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Brooklyn confectioners Whimsy & Spice share behind the scenes photos of their commercial kitchen space on their About page.

4. Label Your Products

While some folks don’t give a second thought to what goes into their favorite artisanal granola, others may pore over every ingredient. When it comes to labeling your packaged products, the Fair Packaging and Labeling Act stipulates that "all food products should be labeled with disclosure of ingredients, quantity and weight of ingredients and labeled with the name and place of the person or business who makes and packages these goods." Be sure to add your ingredients to the listing descriptions in your Etsy shop, and include them on your packaged products as well. Point out whether or not your products contain nuts, dairy or other common allergens, as well as whether or not your products are made in a facility that processes these items. As a general rule of thumb ingredients should be listed by quantity, going from largest amount to smallest amount.

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Lemon Bird Preserves spells out the ingredients of their jams and jellies on their artfully designed labels.

5. Ship Wisely

It’s important to understand what different shipping carriers allow, and the restrictions for various items. This is especially important when considering whether you want to ship your perishable items internationally. The United States Postal ServiceUnited Postal ServiceFedEx and the Food and Drug Administration all have great resources for helping you decide what and where you should ship.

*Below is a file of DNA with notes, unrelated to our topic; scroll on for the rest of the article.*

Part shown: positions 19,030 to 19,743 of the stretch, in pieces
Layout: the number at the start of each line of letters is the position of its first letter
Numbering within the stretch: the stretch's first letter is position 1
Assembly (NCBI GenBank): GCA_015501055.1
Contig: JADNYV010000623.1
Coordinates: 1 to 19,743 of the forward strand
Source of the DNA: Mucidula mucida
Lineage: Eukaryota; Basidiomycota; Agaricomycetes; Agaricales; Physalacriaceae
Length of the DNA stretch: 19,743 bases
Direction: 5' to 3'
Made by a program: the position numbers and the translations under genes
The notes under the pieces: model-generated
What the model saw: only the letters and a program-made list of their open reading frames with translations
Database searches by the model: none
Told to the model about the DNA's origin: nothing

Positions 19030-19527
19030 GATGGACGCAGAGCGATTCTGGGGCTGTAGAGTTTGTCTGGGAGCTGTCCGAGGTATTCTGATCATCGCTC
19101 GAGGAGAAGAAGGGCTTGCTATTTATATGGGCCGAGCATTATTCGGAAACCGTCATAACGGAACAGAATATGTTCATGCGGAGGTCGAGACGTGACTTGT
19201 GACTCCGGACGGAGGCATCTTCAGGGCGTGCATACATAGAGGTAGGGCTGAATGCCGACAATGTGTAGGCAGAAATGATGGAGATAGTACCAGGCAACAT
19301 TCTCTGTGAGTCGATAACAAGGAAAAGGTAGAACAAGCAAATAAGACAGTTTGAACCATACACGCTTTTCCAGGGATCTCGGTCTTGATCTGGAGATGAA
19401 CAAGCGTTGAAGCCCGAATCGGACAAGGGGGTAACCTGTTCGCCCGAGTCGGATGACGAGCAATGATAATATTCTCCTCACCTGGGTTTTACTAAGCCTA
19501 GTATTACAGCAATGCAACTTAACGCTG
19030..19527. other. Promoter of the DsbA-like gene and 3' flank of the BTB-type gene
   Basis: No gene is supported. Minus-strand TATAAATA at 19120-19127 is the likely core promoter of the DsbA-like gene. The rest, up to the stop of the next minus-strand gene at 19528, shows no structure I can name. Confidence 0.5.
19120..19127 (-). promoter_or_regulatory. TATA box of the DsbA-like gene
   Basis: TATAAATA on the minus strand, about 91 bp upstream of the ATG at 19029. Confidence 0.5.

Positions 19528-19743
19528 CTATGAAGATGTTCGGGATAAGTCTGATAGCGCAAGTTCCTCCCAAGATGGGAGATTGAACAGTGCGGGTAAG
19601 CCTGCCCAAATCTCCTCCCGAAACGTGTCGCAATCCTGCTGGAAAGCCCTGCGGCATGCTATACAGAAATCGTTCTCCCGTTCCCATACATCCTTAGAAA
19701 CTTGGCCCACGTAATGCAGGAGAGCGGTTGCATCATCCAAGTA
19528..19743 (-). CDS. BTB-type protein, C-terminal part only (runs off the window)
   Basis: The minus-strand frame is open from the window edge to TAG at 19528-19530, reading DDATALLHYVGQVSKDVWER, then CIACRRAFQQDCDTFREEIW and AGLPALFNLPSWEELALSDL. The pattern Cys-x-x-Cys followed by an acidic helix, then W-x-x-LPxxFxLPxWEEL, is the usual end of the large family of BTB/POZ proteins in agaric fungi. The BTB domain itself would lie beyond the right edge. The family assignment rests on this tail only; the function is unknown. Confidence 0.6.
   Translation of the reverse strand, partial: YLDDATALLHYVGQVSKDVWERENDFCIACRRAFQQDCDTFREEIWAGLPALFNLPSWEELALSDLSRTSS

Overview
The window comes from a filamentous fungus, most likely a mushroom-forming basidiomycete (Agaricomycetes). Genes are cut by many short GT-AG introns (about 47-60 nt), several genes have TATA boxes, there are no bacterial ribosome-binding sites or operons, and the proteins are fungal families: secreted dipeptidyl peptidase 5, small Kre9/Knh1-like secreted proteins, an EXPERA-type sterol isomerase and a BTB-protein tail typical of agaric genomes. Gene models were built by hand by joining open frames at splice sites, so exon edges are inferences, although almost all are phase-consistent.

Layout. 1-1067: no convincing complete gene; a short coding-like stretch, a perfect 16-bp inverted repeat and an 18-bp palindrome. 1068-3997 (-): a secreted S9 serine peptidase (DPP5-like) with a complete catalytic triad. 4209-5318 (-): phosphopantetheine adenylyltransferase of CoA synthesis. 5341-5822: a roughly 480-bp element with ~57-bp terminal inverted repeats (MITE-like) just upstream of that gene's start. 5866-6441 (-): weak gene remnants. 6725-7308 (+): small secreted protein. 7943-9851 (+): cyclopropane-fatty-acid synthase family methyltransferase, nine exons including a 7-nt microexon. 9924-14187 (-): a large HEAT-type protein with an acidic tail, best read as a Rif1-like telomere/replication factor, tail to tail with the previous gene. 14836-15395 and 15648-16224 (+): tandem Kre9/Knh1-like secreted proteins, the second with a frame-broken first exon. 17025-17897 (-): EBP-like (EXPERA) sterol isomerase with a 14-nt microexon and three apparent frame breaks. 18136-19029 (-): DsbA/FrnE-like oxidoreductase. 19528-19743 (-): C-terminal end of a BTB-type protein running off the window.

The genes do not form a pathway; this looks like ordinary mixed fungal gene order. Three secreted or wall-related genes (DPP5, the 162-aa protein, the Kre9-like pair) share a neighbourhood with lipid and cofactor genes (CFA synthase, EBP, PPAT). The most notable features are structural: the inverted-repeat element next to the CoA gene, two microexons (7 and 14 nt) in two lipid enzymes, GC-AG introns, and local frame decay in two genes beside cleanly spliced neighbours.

6. Be Transparent

Transparency as a food business can go a long way in reassuring customers that the food product they are buying is safe, high-quality and expertly made. Images of your kitchen facility and your process are a simple, but impactful method of communicating this. Food photography is deliciously appealing to almost everyone, so including a mix of images of your kitchen, ingredients and process is smart. Don't forget to highlight any kitchen helpers you may have on your About page.

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Jason and Andie Moore of Andie's Speciality Sweets make a point of keeping things transparent on their About page, "When we say 'Chocolate', we mean chocolate -beans roasted, nibs ground to cocoa mass, to cocoa solids, plus cocoa butter, and sugar."

7. Share What Makes Your Recipes Special

For many consumers, the story behind the business is just as important as the product itself. For Butter + Love, sharing the details of where my recipes come from and how I make my delectables has helped me entice repeat customers, create brand loyalty and generate press. On Etsy, the best way to tell your story is through your About page. You can use the space to talk about the technique or methods that you use, and share your personal philosophy on baking or cooking. If you’re struggling to tell your story, you could always talk about the ingredients and where they come from. Are the herbs you use grown in your backyard? Do you work with local farmers? Customers will love reading about the details. What are some of your tips for selling edibles on Etsy? Let us know below.

Author

Alison Walla

Proud Midwesterner + Brooklynite, Alison Walla recently hung up her apron to become a Seller Account Manager at Etsy, where she is doing her part to help crafty folks spread the handmade love. She documents her life and baked goods on Twitter and Instagram.